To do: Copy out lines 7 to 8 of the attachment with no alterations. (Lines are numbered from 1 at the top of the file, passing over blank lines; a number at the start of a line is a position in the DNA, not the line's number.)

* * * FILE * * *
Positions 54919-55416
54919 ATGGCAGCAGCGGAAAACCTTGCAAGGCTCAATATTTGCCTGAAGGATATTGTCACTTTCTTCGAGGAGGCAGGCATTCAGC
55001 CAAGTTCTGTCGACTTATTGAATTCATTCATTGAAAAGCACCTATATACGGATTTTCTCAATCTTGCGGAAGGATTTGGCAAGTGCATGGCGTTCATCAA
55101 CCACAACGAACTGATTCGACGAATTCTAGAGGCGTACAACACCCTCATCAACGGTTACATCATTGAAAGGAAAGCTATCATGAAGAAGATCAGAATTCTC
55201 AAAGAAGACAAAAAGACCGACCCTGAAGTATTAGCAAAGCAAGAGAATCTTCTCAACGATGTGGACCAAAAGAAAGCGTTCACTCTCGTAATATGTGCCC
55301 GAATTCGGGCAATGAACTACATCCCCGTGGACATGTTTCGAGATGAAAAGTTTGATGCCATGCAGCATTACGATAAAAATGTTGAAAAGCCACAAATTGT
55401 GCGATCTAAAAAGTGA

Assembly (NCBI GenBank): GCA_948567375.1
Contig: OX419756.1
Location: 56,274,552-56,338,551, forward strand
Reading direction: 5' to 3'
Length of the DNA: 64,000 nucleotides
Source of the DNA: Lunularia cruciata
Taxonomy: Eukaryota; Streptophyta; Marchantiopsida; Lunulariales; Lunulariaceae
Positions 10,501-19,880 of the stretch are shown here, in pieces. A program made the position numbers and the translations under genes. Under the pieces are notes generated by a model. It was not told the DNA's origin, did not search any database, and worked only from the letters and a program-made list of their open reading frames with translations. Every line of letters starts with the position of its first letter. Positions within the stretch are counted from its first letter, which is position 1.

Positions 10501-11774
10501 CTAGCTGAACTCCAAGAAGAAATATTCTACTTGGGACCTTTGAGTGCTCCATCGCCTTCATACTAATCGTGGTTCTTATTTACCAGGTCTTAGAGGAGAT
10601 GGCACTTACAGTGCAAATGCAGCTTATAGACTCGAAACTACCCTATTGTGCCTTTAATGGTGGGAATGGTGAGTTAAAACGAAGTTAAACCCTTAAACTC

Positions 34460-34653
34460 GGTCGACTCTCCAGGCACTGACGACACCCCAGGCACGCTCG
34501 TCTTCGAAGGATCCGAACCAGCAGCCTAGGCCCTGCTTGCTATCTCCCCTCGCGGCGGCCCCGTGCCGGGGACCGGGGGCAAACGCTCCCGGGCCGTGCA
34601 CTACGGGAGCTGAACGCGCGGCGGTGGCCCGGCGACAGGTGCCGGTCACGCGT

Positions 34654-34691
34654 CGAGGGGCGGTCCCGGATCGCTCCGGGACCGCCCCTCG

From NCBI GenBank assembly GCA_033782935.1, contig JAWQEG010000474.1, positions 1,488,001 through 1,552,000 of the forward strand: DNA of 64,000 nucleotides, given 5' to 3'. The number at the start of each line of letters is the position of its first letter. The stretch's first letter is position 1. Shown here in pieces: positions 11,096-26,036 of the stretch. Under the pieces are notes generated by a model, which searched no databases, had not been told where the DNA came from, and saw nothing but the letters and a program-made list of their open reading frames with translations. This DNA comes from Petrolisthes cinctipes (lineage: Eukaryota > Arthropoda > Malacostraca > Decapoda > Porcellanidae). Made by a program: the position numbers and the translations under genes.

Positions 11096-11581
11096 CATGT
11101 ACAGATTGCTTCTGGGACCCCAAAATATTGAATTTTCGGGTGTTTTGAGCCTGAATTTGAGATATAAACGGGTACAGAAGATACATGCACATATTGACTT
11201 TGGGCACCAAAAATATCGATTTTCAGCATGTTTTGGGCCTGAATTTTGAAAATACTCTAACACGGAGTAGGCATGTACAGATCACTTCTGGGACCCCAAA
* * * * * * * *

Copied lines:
55401 GCGATCTAAAAAGTGA

Assembly (NCBI GenBank): GCA_948567375.1